Scribble Orca Mosca wrote: ""...belletristic masturbation...obdurately recursive...followed by its pent up release in a gravity accelerating free-fall, dichotomous merely through the artificial truncation of each of the stori..."

I'm glad I made your afternoon, Mosca. We can be two old harmless hippies together.


message 21: by Scribble (new) - added it

Scribble Orca Ian wrote: "An eloquent, if establishment, review, Scribble, right down to the references to "Mr Mitchell"."

Oh! Are GR reviews the new establishment? No wonder that Man Booker chap worked himself up into a lather of bother over social networking book sites.


message 22: by Scribble (last edited Oct 27, 2012 04:39PM) (new) - added it

Scribble Orca Maciek wrote: "You'll have to excuse me for my small moment of national pride! Yay!"

I'll add to it some more, Mac. The Polish-Japanese film Avalon is also a lovely example of ambiguously nested realities. The images linger long after.


Maciek Scribble wrote: "Maciek wrote: "You'll have to excuse me for my small moment of national pride! Yay!"

I'll add to it some more, Mac. The Polish-Japanese film Avalon is also a lovely example of ambiguously nested realities. The images linger long after. ..."


Thanks! You're one of the few people I met who have heard of this film, let alone knew what it was about and enjoyed it! It seems to have slipped into obscurity and disappeared from sight, despite all the factors supposed to prevent exactly that from happening.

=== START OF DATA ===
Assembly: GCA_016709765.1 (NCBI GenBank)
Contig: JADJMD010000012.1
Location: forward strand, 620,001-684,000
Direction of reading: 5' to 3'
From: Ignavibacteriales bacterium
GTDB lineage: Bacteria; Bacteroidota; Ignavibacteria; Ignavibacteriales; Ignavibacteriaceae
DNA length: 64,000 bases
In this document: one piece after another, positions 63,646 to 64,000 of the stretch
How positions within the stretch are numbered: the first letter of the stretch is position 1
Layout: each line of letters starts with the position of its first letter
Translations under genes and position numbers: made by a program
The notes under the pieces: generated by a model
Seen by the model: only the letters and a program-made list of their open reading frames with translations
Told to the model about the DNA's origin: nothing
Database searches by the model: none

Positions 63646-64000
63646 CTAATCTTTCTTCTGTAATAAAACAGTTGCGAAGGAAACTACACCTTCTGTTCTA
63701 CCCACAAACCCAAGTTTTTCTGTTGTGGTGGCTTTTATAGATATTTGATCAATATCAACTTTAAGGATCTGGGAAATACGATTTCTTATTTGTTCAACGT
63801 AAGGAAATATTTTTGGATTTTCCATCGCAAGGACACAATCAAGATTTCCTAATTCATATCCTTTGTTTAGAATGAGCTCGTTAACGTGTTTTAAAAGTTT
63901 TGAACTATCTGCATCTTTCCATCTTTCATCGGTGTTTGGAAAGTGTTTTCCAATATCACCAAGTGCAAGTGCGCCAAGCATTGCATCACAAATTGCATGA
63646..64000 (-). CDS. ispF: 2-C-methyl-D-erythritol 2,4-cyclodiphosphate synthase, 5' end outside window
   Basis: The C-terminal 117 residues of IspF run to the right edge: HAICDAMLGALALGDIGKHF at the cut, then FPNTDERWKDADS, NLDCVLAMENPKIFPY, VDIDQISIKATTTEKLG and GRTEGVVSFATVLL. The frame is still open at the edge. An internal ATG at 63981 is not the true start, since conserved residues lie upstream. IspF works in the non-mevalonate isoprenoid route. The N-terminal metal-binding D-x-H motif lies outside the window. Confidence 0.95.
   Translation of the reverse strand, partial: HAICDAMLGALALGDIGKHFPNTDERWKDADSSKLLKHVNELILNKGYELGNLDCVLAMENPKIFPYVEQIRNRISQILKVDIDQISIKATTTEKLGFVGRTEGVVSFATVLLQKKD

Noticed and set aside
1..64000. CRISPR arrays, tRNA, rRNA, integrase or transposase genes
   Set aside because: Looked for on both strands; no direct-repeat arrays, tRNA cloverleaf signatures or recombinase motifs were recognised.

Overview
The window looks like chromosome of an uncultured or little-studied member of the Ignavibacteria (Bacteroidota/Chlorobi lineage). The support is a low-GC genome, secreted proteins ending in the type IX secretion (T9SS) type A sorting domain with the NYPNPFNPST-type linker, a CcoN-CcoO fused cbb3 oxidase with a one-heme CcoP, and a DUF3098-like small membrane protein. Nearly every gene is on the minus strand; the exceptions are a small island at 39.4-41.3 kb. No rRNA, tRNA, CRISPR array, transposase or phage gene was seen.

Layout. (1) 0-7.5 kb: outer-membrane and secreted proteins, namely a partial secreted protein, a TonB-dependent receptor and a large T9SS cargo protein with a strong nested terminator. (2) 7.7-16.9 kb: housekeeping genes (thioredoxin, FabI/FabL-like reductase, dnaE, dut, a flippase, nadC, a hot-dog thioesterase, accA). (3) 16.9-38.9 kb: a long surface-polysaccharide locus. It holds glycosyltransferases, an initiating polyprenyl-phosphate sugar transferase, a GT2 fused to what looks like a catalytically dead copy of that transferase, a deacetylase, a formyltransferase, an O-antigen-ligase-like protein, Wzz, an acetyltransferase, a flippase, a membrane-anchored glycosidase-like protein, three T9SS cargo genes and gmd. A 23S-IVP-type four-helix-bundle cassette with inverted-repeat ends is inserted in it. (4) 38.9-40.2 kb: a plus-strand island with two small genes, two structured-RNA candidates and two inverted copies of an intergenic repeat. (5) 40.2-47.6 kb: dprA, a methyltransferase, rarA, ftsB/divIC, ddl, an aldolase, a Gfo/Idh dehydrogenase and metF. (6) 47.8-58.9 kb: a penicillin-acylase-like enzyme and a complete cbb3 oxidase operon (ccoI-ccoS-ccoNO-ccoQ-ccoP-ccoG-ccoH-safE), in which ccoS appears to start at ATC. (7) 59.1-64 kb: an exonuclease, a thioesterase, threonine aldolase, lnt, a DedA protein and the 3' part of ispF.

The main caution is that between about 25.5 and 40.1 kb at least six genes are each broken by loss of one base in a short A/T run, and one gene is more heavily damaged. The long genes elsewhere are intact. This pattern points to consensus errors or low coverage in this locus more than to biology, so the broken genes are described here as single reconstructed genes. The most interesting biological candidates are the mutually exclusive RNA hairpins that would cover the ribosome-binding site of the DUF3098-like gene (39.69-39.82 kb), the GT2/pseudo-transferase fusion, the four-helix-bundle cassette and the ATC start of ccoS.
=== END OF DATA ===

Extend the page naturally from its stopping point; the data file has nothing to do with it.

message 24: by Scribble (new) - added it

Scribble Orca Maciek wrote: "Thanks! You're one of the few people I met who have heard of this film, let alone knew what it was about and enjoyed it! It seems to have slipped into obscurity and disappeared from sight, despite all the factors supposed to prevent exactly that from happening."

I saw it in Germany (thankfully subtitled because you know the extent of my Polish!) years ago and I think it was simply too complex and poignant for mass market - not when things like the Matrix were around as well.

Dark City (although you can't claim national pride for that) is another of the same ilk and very noir that has faded off the picture screen, sadly.

I have the DVDs of all these films. Another I should mention is the Antonioni and Wender collaboration Beyond the Clouds.


message 25: by Ian (new) - rated it 3 stars

Ian Vinogradus Scribble wrote: "Oh! Are GR reviews the new establishment?"

Oh, no. I was referring to the message, not the medium.


message 26: by Scribble (last edited Oct 27, 2012 10:15PM) (new) - added it

Scribble Orca Maciek wrote: "Your review is much more negative and critical than mine! I've got to say I am impressed."